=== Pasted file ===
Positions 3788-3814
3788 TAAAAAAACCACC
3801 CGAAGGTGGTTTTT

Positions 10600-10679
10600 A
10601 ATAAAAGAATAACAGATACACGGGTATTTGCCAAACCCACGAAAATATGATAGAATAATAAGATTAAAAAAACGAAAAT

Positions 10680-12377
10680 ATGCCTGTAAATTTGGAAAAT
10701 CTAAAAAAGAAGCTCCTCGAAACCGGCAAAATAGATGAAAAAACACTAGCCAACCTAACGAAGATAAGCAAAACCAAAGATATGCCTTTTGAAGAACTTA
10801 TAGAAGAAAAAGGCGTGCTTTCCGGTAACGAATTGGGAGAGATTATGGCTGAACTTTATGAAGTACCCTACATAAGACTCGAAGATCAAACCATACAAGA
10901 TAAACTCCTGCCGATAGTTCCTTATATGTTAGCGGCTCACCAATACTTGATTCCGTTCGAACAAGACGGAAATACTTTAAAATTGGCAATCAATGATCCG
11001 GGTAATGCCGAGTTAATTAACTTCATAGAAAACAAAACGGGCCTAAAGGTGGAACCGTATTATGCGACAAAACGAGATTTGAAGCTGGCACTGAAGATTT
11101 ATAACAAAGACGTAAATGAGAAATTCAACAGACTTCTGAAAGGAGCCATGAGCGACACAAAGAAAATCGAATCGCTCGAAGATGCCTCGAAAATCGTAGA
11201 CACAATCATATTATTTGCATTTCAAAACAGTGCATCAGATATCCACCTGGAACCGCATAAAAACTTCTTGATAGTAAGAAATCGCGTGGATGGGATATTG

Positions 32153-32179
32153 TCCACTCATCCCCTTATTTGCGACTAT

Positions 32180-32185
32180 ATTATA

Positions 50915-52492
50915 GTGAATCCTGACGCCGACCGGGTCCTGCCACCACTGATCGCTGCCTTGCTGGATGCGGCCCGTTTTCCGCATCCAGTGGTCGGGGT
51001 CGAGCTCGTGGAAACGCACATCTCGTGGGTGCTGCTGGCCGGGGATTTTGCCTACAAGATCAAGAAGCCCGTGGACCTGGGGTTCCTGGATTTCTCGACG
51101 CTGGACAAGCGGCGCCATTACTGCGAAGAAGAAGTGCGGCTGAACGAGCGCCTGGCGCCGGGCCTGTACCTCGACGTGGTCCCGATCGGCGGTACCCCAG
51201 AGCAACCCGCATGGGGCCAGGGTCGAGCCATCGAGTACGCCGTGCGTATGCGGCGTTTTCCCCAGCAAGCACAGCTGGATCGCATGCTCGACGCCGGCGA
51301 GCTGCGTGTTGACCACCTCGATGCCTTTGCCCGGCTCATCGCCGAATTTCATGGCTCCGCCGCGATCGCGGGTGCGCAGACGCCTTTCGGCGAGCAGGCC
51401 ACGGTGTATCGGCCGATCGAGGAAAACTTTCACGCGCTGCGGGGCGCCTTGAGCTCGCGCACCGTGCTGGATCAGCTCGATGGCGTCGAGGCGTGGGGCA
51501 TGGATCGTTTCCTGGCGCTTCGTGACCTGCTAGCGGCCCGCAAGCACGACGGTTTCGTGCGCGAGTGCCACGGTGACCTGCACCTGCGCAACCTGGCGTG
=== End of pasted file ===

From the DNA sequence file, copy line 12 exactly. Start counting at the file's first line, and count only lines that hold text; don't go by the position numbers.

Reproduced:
11001 GGTAATGCCGAGTTAATTAACTTCATAGAAAACAAAACGGGCCTAAAGGTGGAACCGTATTATGCGACAAAACGAGATTTGAAGCTGGCACTGAAGATTT